MKA-N 1 & 2

Photo: Dauria Aerospace

The Roscosmos Space Agency (now State Corporation) ordered a pair of MKA-N Earth Remote Sensing Satellite from Dauria Aerospace in December 2012, based on Dauria’s commercial Perseus-O satellites that were once expected to fly in 2015.

Dauria Aerospace is a multinational aerospace company specializing in providing global data, communication and remote sensing information acquired by space-based assets. Partnering up with Elecnor Deimos, the two companies announced in May 2014 plans to develop the Deimos Perseus constellation for frequent imaging of the entire Earth. The original plan called for the Perseus-O satellites to be built by Canopus Systems U.S., an independent affiliate of Dauria based in the United States.

The Perseus-O satellites were planned to be advanced & operational versions of the Perseus-M prototype satellites that launched in 2014 to test out the 6U CubeSat platform developed by Canopus. Perseus-O, in its original form, had to be abandoned in 2016 due to low funding, competition by U.S. companies like Planet, sanctions preventing cooperation between U.S. & Russian companies and low funding for the Russian side of the project. Also, Canopus Systems was closed down in 2015 and formed into Aquila Space (now Astro Digital) which is starting deployment of its Corvus-BC constellation in 2017, closely resembling the original Perseus constellation.

Photo: Dauria Aerospace

With plans for the original deployment falling through, Dauria Aerospace apparently partnered with South Korea’s SatByul Co. Ltd. to build and launch the Perseus-O constellation and the two MKN CubeSats for the Russian Government.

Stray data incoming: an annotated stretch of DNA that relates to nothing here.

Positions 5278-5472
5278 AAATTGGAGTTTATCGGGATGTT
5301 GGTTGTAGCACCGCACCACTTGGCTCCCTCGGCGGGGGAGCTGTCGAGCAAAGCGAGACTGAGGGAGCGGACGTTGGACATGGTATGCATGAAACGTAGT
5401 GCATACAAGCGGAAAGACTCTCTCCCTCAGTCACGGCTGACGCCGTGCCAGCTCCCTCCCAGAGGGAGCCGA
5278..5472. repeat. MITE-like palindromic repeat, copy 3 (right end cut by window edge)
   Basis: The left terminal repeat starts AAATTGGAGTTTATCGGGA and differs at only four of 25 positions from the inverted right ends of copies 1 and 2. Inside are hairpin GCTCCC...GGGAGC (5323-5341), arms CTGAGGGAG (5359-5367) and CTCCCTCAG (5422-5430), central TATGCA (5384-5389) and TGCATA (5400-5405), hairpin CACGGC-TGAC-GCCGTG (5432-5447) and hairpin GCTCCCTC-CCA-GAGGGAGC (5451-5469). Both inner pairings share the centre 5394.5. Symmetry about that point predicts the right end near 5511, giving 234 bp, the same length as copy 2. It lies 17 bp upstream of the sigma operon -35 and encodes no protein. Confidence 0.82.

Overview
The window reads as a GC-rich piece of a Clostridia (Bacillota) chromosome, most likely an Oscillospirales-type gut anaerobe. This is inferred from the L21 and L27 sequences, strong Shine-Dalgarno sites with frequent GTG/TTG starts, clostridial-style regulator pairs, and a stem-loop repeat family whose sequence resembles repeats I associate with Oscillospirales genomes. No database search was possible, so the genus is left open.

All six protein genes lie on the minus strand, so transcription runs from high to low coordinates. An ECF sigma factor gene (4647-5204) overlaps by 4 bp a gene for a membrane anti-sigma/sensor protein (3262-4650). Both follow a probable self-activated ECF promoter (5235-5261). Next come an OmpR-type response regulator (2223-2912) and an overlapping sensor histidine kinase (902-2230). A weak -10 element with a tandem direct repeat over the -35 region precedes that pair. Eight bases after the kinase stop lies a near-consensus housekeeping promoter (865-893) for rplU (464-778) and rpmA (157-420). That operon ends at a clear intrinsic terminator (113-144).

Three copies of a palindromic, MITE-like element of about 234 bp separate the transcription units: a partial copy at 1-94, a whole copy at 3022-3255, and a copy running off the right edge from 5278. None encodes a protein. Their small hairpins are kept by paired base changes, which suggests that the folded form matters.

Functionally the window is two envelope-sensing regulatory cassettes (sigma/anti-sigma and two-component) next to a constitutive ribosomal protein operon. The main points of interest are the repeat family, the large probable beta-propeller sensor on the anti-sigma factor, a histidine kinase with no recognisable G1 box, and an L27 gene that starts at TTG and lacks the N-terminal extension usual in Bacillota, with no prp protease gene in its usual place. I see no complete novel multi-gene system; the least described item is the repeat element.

The MKA-N 1 and 2 satellites are essentially carbon copies of the Perseus-O 6U CubeSats for operation by the Russian government tasked with the collection of multi-band imagery of Earth at a ground resolution of 22 meters. Perseus-O was reported to have the capability of automatically identifying ground features such as crop types, their vigor and growing cycle.

The three-axis stabilized satellites, each 10 x 20 x 30 centimeters in size, host three similar imagers that are only distinguished by their spectral filters to collect imagery in the Landsat bands: green (520-600nm), red (630-690nm) and a near infrared band (770-900nm) using imagers with a 21.0 by 14.9-degree field of view to capture imagery across a 220-Kilometer swath with a nominal resolution of 22 meters. Acquired imagery is downlinked with a CubeSat-enabled Ka-Band terminal that allows for large data volumes to be downlinked on a daily basis.